Could You Work Without Electricity?

Could your business continue to exist if electrical power was lost for a few days? How about a few weeks?
The catastrophe that Hurricane Katrina wreaked on New Orleans and the surrounding Gulf Coast last week should give us all a new appreciation for the many modern services we take for granted.

The immediate response must be to care for the victims and rebuild whatever can be replaced. But, after the debris has been cleared away and the area has returned to a semblance of normalcy, our thoughts should turn to ways of reducing the impacts when future disasters strike.

Could your business, whether it is large or small, continue to exist if electrical power was lost for a few days? How about a few weeks?

Power Breakdowns May Not Be Short

Most interruptions in electricity, natural gas, and other power sources aren't as severe as the complete breakdown that hammered New Orleans. With much of that city's infrastructure under water, estimates of when power would be restored ranged widely, from as short as two weeks to as long as two months or more.

That doesn't mean a future disruption to your business's power supplies would always be brief, however. In some cases, electricity has been unavailable to wide areas for much more than an hour or two:

Millions of customers in the northeastern U.S. and eastern Canada were without electricity for about a day and a half in August 2003 after a fault in Ohio cascaded through the region's power grid.

Residents in southeast Michigan went without electrical service for several days at a time this summer due to problems at the Detroit Edison utility, according to the Detroit Free Press.

Auckland, New Zealand, suffered a five-week loss of power to one-fourth of its downtown area in 1998, forcing more than 60,000 workers to relocate to temporary offices as far away as Australia.

In a January 2004 survey of U.S. small businesses, 80 percent said they'd experienced at least one power outage in 2003, with about one in four reporting three or more outages, according to a PDF report by Emerson Electric Co., a maker of power equipment. About 29 percent of those who had suffered power outages were dark for at least eight hours, while about 19 percent went without power for at least 16 hours.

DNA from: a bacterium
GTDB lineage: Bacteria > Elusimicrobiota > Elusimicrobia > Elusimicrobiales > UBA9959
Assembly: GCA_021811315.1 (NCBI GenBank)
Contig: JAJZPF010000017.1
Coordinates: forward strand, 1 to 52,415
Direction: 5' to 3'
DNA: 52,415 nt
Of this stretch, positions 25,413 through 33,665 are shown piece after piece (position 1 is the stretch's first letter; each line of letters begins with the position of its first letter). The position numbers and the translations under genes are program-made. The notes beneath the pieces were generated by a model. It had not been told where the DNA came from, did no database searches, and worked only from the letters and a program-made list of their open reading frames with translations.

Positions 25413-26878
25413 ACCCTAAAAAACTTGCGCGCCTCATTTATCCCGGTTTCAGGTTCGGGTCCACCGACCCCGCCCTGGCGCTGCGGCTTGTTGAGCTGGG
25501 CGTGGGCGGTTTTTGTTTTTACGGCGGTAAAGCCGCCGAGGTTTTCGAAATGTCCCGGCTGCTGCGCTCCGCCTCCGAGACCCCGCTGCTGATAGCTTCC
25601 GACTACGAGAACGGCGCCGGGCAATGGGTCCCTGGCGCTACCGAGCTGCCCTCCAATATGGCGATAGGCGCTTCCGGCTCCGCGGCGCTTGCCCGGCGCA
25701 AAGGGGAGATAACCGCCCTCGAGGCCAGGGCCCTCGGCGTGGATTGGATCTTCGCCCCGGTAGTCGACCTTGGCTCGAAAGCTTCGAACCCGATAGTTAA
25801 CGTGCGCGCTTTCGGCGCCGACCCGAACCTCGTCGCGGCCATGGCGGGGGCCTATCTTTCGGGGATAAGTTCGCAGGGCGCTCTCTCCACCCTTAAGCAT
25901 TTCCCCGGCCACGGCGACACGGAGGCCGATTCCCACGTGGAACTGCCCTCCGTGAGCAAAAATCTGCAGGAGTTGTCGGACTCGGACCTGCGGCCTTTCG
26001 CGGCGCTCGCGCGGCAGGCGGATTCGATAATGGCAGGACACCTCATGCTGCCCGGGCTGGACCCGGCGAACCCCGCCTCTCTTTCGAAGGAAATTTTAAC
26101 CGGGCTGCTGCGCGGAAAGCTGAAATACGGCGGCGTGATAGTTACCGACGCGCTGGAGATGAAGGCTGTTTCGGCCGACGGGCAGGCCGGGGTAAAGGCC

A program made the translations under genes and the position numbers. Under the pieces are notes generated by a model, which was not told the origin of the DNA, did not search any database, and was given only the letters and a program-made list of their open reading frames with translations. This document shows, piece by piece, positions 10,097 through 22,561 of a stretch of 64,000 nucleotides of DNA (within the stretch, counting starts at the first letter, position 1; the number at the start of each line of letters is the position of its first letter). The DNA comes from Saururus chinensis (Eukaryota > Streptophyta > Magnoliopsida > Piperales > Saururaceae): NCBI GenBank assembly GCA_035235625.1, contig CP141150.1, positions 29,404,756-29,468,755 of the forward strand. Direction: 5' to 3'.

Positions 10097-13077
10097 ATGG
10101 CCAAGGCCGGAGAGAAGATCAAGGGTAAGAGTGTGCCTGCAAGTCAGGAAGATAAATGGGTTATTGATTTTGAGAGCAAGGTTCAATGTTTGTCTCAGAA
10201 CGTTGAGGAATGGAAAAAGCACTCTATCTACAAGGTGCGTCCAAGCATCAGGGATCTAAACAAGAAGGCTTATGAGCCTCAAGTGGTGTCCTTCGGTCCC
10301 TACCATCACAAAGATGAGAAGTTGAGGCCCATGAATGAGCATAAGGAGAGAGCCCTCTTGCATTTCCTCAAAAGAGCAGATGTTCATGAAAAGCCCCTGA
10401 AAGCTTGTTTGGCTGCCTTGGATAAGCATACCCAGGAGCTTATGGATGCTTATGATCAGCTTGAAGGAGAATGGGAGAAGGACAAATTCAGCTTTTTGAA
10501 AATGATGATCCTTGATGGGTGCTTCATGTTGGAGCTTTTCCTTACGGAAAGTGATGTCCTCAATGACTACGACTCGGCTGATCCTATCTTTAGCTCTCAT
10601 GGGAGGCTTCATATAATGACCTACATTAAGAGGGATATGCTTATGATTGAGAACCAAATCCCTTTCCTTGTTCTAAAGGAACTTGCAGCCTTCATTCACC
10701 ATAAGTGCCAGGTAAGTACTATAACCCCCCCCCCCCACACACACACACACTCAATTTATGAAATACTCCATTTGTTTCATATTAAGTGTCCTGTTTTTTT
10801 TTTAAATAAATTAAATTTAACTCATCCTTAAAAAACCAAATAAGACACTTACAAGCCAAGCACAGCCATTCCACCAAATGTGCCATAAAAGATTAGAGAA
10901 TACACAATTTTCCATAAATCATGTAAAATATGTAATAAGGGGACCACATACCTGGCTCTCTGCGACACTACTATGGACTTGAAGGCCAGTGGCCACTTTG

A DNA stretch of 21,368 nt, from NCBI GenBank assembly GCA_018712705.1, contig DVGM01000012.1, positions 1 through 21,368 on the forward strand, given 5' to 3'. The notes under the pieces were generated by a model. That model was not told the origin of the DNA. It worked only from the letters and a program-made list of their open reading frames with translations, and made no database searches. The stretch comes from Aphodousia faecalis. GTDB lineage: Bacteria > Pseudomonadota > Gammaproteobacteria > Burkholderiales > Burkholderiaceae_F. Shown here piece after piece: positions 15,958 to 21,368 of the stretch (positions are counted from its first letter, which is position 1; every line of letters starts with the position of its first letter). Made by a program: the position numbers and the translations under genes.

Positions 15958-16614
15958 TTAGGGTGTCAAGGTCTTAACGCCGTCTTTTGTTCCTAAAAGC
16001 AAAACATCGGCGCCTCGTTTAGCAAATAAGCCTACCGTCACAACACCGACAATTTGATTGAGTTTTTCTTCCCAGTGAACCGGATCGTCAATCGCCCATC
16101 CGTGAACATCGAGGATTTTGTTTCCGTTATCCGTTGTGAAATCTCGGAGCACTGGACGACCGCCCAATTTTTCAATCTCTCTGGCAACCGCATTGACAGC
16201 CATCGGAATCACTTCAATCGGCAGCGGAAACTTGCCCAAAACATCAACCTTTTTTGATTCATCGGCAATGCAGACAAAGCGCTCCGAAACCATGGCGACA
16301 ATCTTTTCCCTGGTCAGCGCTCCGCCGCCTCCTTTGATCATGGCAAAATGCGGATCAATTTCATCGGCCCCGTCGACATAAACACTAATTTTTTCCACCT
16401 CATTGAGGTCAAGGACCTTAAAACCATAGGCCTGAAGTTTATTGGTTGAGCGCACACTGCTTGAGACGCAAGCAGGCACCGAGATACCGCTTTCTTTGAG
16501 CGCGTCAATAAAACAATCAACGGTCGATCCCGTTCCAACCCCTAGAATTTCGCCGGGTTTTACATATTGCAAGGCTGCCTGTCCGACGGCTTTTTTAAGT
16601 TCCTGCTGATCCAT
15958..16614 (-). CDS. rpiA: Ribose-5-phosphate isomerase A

Plan Now Or Forever Hold Your Peace

In case of a long power outage, some of your employees might be able to keep working on laptop computers, using the machine's internal batteries. But that would only last for three to four hours in most cases. And working in a dark, unheated office might not be very productive.

Small UPS (uninterruptible power supply) units don't offer much hope, either. Consumer-grade UPSes usually provide backup power for only an hour or even just a few minutes.

If your business would suffer serious consequences from a power outage, therefore, you have only a few alternatives that can meet your needs:

Generate your own power, using onsite generators driven by supplies of gasoline or other fuels; or

Move your employees to a location where you've arranged for power, computers, and other essential services.

The latter strategy was used in one of the biggest success stories of this week's Gulf Coast disaster. The Times-Picayune -- New Orleans's major daily, with a normal circulation of 270,000 -- was able to return to publishing a reduced print edition of 50,000 only three days after its offices were flooded. Editors and reporters were offered space at the nearby Houma Courier and Louisiana State University, according to the newspaper's Web site.

In the event of a major natural disaster, of course, your business might not be so lucky as to find shelter with a well-equipped local competitor. Your company is more likely to survive if you plan now for the generation or alternate-location resources you might need.

The unexpected can never be predicted, of course. But even a major disruption of services doesn't have to mean that your company's balance sheet will be under water.






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